PB: Wow. I think that is the first time I've actually heard about a junior miner getting started up in association with Jim Dines' ideas. What an interesting story.

DL: As you know, Peter, rare earths are not exactly rare, with respect to their preponderance in the earth's crust, but they tend to be scattered. You don't find a lump of neodymium the way you might find a nugget of gold. Because of that dispersion and the fact that the processing is a bit challenging, we decided that production of rare earths as byproducts was the best method to look at.

DL: There are many sources of rare earths in byproducts, but the three best ones in Bill's view were uranium, phosphates, and heavy mineral sands. Uranium and phosphates certainly make sense, but there is a big challenge: you have to secure an arrangement with a major processor to put a rare earth extraction circuit in the middle of their large-scale uranium or phosphate production circuits. That is a tricky thing to do with an existing producer. It could be included in designs for a new producer, but those large new producers do not come by all the time. It would take time and effort to build that relationship and, in the end, you would be sharing revenues or profits with a partner like that. Instead, we pursued the heavy mineral sands approach.

PB: Great.

DL: The heavy mineral sands refers to mining beach sands, both modern beaches and paleo beaches. They are mainly mined for two titanium minerals, rutile and ilmenite, and zircon. These mines are generally large operations and they exist in the Southern USA, Brazil, India, and elsewhere. The biggest operations in the world happens to be in Australia and Southern Africa. When they mine these beaches, they typically use dredging operations or shovel and truck. Either way, they initially separate the heavy sand from the light sand, by mass: the light sand gets sorted out by gravity and sent back to the beach right away. The heavy sand, which contains the economic minerals, which they are after, get sent to a Mineral Separations Plant or MSP. The MSP uses classic physical metallurgical techniques, like electrostatic, electromagnetic, Humphrey Spirals, or shaking tables to tease apart the economic minerals that are in it. Again, the MSP are mainly after the ilmenite, rutile, and zircon.

DL: When they put the beach sands through this MSP, they end up creating a variety of waste streams or tailing streams. One of the tailing streams is monazite, which is only a few parts per million on the beach. Since monazite is a heavy mineral, it goes with the heavies, then is separated from the target minerals, and ends up coming out in a tailing stream. Monazite typically comes out at 20%-25% of the total tailing stream, although this varies somewhat and there are instances where tailings are as high as 80% monazite.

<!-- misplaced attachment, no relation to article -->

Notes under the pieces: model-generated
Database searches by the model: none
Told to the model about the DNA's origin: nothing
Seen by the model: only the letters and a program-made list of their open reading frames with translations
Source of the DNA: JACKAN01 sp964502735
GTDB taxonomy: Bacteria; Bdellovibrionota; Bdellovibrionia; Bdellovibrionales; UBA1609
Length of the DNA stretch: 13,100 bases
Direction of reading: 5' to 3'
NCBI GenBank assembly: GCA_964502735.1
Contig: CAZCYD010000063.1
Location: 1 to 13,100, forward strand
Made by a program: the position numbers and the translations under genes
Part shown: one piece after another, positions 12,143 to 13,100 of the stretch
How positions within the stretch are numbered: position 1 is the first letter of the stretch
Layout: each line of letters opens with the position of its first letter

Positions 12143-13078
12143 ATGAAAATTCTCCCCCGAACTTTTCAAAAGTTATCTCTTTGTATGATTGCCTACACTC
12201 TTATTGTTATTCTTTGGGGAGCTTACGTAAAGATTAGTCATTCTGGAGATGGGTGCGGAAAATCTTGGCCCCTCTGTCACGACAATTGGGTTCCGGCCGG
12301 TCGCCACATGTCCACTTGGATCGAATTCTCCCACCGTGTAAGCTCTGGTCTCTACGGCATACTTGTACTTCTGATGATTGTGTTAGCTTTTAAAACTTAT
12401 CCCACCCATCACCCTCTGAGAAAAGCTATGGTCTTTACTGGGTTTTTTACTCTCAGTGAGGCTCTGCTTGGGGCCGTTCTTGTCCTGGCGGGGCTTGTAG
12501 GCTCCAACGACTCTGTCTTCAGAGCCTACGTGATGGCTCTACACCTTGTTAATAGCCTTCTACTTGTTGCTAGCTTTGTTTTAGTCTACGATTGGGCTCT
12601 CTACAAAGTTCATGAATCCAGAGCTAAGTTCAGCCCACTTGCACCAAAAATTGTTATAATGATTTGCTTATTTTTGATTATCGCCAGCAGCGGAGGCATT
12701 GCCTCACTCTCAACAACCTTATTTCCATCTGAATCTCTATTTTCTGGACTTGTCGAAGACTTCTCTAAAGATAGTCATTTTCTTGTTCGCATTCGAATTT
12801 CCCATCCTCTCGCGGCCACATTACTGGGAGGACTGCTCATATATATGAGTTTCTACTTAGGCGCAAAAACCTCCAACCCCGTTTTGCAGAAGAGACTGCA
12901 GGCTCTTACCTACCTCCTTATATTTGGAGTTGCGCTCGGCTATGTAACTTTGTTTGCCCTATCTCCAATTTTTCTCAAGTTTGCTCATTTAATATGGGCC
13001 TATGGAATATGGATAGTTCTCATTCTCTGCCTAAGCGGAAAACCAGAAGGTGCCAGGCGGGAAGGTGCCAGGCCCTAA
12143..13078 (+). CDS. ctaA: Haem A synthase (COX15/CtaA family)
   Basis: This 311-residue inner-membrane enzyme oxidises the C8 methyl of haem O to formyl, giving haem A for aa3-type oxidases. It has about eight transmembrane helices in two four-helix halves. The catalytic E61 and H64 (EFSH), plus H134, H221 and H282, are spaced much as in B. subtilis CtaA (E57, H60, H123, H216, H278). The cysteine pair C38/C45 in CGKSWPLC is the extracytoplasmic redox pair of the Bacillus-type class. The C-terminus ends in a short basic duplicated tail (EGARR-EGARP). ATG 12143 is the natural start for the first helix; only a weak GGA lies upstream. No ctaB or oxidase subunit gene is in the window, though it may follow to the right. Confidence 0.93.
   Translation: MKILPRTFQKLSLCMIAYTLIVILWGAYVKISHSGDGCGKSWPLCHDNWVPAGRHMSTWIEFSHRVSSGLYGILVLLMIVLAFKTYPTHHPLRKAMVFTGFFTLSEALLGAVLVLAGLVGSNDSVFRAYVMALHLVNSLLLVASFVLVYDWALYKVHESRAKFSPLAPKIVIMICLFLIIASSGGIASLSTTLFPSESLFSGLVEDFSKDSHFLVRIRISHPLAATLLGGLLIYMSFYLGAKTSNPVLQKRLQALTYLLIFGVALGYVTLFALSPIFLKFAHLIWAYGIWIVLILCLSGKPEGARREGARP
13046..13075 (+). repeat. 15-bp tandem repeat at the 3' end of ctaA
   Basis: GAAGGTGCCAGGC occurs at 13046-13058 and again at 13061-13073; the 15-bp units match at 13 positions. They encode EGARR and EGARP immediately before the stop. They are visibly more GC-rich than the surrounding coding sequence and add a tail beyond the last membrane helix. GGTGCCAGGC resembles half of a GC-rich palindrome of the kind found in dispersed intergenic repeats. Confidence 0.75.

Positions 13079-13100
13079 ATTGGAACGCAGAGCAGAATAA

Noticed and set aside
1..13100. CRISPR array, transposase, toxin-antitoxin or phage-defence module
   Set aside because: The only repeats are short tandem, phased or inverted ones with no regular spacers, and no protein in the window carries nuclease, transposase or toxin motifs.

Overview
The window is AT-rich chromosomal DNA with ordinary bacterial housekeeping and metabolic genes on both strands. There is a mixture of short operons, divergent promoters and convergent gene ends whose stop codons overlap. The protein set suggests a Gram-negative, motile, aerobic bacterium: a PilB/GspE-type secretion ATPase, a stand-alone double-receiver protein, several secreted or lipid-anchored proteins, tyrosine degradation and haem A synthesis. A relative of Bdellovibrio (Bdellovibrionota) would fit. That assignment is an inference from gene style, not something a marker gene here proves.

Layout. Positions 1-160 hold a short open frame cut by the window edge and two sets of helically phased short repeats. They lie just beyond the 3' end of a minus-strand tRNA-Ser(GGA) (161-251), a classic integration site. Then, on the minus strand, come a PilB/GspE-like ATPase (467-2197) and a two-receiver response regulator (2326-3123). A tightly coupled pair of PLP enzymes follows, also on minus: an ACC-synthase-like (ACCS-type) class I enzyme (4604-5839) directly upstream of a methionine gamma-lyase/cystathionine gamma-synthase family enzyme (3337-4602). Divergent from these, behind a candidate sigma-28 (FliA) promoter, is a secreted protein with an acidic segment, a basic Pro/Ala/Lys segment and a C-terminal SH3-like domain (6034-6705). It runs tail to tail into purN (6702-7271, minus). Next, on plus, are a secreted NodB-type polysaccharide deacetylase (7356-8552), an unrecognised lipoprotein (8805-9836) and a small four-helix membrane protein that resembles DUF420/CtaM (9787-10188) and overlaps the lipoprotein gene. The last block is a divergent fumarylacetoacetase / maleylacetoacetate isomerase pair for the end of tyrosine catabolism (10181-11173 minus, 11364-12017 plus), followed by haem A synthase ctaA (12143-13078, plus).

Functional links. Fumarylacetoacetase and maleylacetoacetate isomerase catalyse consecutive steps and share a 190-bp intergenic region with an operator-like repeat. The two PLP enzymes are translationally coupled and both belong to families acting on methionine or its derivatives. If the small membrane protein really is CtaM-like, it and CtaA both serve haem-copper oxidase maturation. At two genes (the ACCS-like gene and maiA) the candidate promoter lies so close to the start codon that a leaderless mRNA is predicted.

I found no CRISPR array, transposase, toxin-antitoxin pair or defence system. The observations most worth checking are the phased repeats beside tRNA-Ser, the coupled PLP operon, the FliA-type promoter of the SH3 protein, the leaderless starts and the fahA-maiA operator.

DL: The monazite is a rare earth phosphate mineral. It has been mined and processed for it's rare earths for over 100 years. It has also been used as a source of thorium. The metallurgical processing for monazite is relatively simple, compared with other types of rare earth processing. Keep in mind that all rare earth processing is fairly complicated, but producing rare earths from monazite is well-understood and has been done for a long time. Since you are only dealing with one particular mineral, there are no new metallurgical techniques to invent.

DL: This is a good potential source of rare earths because monazite is about 60% rare earths. If it is coming off a tailing stream at 20% monazite, then that means your head grade is approximately 12%, which is higher than Lynas or Molycorp by a fair bit. Even better, it is relatively easy to upgrade because it is already coming out as sand material. It is well-classified. Mother nature has beat it up over millions of years, which means you have minerals that are relatively clean and easy to tease apart. You can put it through a small mineral separation process and typically upgrade it to 80% or 90% monazite relatively easily, and that is what we are working with companies to procure as our input feedstock. So, our input feedstock is between 55% and 60% rare earths.

DL: As I say, monazite has been processed for a long time as a source for rare earths and thorium. It is processed today in India, China, and a little bit in Southeast Asia, but nowhere else in the word at this point. In the past, it was processed in France at the La Rochelle plant from the 1960s through the early 1990s by a company called Solvay or Rhône-Poulenc in the old days. They extracted it and separated the rare earths from monazite, which had been procured in both Australia and South Africa. We are looking to replicate that business model.

PB: Thanks very much for the introduction here, Don. I look forward to discussing things further with you.

DL: My pleasure, Peter.